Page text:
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Rescuers Save Life of Calf Found Trapped in Sink Hole

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Animals are lovely creatures, but just like people, they can be unaware of their surroundings or just make poor decisions. This calf found himself in an odd predicament because of something like that and ended up in a sinkhole.

The hole was in Lincoln County, Kentucky, and was around 20 feet deep, according to WLEX-TV. It was narrow enough that it would have been difficult to haul him back up — plus, he was not a small calf.

He was discovered at 12:30 p.m. and the Large Animal Rescue crew showed up shortly afterward to help him out of the pickle he’d gotten himself into.

They posted about the ordeal on Dec. 9, explaining their response, the reason for their response along with photos of the involved rescue.

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“Large Animal Rescue (L.A.R.) in Lincoln Co. Lexington crews as a part of a KLAER request to get a calf out of a sinkhole,” the Facebook post began.

Have you ever witnessed an animal rescue?

“Crews from Lincoln Co, Lexington (R-1, E-8, & 202) and Jessamine County responded. The animal was removed and is Back running in the fields.

“Question is always asked, why does the FD respond to these type of incidents? Answer: we would rather use our skill and abilities to Rescue this animal safely vs. a less skilled person trying and getting injured.”

“Crews had to use many tactics to bench, slope, secure and make sure the “hole” was safe of further collapse before rescuing the animal.

“These incidents don’t come around that often but this is the second one this week for L.A.R. in our area.”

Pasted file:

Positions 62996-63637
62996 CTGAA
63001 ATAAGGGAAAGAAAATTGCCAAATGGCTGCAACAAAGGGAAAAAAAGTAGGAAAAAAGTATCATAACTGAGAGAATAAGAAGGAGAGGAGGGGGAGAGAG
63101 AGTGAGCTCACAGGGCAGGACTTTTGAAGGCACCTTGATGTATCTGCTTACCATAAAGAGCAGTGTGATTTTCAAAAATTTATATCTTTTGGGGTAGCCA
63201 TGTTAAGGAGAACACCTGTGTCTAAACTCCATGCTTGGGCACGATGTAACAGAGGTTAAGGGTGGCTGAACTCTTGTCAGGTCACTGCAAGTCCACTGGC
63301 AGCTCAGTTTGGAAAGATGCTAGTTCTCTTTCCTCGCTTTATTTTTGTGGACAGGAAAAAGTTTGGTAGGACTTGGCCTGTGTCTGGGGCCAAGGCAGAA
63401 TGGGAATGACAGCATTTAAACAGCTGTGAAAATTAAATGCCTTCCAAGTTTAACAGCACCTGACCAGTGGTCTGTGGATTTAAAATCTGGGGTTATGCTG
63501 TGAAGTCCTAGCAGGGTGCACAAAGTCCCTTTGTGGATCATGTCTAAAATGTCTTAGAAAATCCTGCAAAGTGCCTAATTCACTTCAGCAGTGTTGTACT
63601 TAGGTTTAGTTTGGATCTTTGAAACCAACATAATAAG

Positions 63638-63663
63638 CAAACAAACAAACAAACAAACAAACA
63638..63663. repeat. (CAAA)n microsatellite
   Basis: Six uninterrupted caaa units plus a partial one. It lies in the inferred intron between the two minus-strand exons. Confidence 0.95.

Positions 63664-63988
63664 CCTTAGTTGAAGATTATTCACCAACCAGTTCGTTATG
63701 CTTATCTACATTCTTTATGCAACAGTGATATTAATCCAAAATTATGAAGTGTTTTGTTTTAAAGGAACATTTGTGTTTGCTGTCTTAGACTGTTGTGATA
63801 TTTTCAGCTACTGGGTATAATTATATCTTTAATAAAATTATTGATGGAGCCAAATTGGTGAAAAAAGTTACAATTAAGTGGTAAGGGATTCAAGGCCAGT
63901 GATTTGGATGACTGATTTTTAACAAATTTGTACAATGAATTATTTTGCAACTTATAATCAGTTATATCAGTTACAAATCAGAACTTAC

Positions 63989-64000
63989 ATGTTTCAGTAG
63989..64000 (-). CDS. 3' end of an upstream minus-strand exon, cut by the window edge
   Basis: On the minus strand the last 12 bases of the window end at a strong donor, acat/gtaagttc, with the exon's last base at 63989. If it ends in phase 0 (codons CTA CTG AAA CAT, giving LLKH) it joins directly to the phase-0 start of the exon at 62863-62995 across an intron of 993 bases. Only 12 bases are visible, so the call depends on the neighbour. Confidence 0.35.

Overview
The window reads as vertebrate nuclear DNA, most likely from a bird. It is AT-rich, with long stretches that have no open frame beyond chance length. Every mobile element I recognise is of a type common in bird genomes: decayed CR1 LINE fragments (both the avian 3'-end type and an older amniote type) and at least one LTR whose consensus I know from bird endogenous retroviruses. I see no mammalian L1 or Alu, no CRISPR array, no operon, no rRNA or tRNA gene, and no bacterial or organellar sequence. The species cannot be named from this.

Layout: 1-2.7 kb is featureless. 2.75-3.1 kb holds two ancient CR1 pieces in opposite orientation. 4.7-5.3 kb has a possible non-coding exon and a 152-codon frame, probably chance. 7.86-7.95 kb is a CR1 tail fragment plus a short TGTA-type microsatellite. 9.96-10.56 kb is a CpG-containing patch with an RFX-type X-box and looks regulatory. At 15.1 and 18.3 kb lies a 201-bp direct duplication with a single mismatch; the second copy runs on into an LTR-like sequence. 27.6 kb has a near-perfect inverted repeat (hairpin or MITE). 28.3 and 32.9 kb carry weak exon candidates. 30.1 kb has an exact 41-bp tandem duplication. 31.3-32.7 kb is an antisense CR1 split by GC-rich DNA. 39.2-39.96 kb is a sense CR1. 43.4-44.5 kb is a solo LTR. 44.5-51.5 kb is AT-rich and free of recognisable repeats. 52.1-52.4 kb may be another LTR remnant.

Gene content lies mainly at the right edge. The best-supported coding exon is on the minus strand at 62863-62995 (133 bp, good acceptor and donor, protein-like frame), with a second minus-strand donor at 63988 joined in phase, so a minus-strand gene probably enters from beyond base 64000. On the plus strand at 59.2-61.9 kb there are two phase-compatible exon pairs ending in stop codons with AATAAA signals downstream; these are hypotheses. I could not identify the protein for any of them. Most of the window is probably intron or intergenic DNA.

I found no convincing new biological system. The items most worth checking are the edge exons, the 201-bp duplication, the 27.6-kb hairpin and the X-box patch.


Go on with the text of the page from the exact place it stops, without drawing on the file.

It’s best to leave these kinds of rescues to the professionals for the same reason it’s best to leave many rescues to the professionals: Those who aren’t trained or don’t have the right gear could do more damage than good, both to themselves and others.

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As difficult as it is to stand by and watch, that’s also why it’s better not to attempt to rescue a pet who has fallen through the ice on a large body of water. Without the proper gear, you could easily succumb to the same fate, necessitating two rescues instead of the one.

Fortunately, there are groups out there who will lend a helping hand in these sorts of situations, rescuing kittens from trees, pulling dogs from frozen ponds and — apparently — freeing calves from pits in the ground.

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Amanda holds an MA in Rhetoric and TESOL from Cal Poly Pomona. After teaching composition and logic for several years, she's strayed into writing full-time and especially enjoys animal-related topics.
As of January 2019, Amanda has written over 1,000 stories for The Western Journal but doesn't really know how. Graduating from California State Polytechnic University with a MA in Rhetoric/Composition and TESOL, she wrote her thesis about metacognitive development and the skill transfer between reading and writing in freshman students.
She has a slew of interests that keep her busy, including trying out new recipes, enjoying nature, discussing ridiculous topics, reading, drawing, people watching, developing curriculum, and writing bios. Sometimes she has red hair, sometimes she has brown hair, sometimes she's had teal hair.
With a book on productive communication strategies in the works, Amanda is also writing and illustrating some children's books with her husband, Edward.
Location
Austin, Texas
Languages Spoken
English und ein bißchen Deutsch
Topics of Expertise
Faith, Animals, Cooking




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